CA DAO VIỆT NAM
When the Vietnam War ended in 1975, millions of Vietnamese people fled their country to seek freedom. And since then people all over the world started to know about the miserable plight of Vietnamese refugees. However, a thorough understanding of the Vietnamese way of life, way of thinking is still vague in the eye of the natives of the countries they immigrate to.
In that situation, I would like to contribute one cultural aspect of the Vietnamese by dedicating myself to a research in Vietnamese folk poetry, which reflects the authentic customs of the Vietnamese. This book will give the reader a general view of the role of folk poetry in Vietnamese literature, its structures, styles and forms covering all themes and sub-themes of this type of literarture; each theme and sub-theme will be typified with one or two pieces of poems, namely ca-dao
The utmost expectation of this collection is to enhance the understanding between the newcomers and the local dwellers of the country where the Vietnamese consider their second homeland. In the long run, this book will be helpful for the second Vietnamese generation abroad and their descendants. It works as a reminder of the literary beauty of their origin.
Hopefully, readers will find this collection useful when they wish to get an insight about the language and Vietnamese people.
In Vietnamese culture, folklore plays an important role in the formation of values and attitudes. Of the many categories that folklore covers, there is one type that has no precise English term to name it. That is ca-dao, "folk oral verse expression," or Vietnamese folk poetry.
Ca [ka] means singing; dao [jaU] is a poem of one rhymed stanza sung freely by children, and particularly by the majority of people in the countryside, the backbone of Vietnam’s history. Unlike tuïc-ngöõ “proverbs’, caùch-ngoân ‘aphorisms’, and ngaïn-ngöõ ‘maxims’, chaâm ngoân ‘precepts’,ca-dao, is believed to have existed for thousands of years and to have accumulated during this time. It best reflects the way of living, the way of thinking and the sentimentalism of the Vietnamese people. There are three forms of ca-dao: phong-dao ‘folk poetry denoting custom of the Vietnamese’, ñoàng-dao ‘children's folk lyrical songs’, and caâu ñoá ‘riddles.’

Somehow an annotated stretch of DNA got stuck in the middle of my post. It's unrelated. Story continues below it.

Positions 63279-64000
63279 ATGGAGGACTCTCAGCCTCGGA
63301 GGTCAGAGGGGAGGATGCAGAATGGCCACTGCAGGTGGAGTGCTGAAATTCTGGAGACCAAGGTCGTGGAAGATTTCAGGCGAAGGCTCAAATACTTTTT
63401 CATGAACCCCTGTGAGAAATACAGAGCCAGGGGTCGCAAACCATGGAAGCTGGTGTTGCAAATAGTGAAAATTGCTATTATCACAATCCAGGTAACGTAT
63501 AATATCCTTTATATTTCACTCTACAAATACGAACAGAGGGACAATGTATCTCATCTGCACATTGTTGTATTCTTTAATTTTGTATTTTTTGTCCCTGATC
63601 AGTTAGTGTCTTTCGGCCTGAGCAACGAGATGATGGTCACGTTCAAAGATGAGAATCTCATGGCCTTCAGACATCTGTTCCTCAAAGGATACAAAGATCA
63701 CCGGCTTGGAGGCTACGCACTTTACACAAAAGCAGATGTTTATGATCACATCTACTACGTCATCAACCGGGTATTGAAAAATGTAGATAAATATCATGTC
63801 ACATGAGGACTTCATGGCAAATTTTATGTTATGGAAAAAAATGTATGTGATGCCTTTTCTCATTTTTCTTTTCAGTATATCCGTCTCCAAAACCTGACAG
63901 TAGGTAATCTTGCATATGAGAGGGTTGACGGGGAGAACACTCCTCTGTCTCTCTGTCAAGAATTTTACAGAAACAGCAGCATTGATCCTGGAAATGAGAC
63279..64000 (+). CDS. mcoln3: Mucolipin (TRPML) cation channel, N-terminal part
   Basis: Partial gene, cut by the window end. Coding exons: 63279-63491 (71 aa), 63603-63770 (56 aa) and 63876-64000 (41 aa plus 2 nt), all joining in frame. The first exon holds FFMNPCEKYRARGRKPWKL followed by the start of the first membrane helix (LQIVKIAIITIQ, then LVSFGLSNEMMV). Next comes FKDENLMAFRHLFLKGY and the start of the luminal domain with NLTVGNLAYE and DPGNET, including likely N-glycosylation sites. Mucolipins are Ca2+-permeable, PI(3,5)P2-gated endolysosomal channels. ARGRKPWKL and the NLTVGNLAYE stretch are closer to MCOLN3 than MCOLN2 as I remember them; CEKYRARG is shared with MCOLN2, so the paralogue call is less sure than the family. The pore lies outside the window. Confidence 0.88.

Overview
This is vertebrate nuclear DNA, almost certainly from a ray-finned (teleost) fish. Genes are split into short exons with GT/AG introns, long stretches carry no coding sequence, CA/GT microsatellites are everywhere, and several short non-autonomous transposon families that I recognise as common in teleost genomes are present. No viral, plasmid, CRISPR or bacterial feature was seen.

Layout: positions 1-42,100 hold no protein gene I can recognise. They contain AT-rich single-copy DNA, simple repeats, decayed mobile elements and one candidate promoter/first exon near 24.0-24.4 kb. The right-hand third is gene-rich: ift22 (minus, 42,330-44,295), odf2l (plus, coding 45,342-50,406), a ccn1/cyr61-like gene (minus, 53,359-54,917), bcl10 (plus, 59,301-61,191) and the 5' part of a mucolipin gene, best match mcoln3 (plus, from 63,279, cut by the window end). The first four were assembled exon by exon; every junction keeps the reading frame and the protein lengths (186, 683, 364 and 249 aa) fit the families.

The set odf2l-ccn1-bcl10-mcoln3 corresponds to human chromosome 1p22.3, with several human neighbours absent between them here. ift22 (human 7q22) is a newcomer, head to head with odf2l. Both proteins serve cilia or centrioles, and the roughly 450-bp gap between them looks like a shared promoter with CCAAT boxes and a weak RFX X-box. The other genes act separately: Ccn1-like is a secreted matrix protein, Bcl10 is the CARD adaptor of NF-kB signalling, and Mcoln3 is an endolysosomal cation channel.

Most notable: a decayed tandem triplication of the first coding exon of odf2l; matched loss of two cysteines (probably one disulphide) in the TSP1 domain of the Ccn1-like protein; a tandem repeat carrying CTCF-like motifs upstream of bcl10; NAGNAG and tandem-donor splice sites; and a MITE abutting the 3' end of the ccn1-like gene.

In general, ca-dao are folk poems anonymously made into "songs," which are sung during social gatherings, rice paddy preparation for a new crop or the harvest.Ca-dao is orally passed down from generation to generation in lullabies sung mainly by the mother, expressed by youngsters who wish to bare their hearts to the opposite sex, or recited by elderly people to instruct the young when they give them advice or moral lessons. It can be regarded as a part of the treasure of Vietnam's popular literature. According to Balaban, one of the very few authors who have done research in this area, ca-dao is “close to Greek lyric poetry of the 7th century BC 
Structurally, ca-dao is composed of at least two lines to a long stanza of 14 lines or more. In other words, it is free in the sense that the speaker can add more lines without limit provided that he properly links rhyme, word pitch and meter.
Like The Shih King – The Book of Ancient Poetry , one of the four Great Books of the ancient Chinese ca-dao, though having existed for thousands of years, covers themes that can be applied to contemporary social activities.
Authors of ca-dao are anonymous. But lines of ca-dao are believed to be “not a product of the common people as such. It seems rather that earlier generations of literati, especially those of plebeian origin who retained their contacts among the common people, wrote songs for their own amusement or for the common people to sing on particular occasions...” Words in ca-dao vary regionally to suit the dialects whose residents claim theirs as "the original." But however different the words are, their ideas and implications are considered precious pearls of Vietnamese literature, praising the sentimentalism of the Vietnamese people toward their country; toward nature; love; friendship; and truth.
 This is a controversial topic for many pieces among the treasure of ca-dao were claimed to have been written by some contemporary authors or from the story of Kiều by Nguyen Du, the author known as a Corneil of France or a Shakespeare of Vietnam. Please see Appendix B for more details.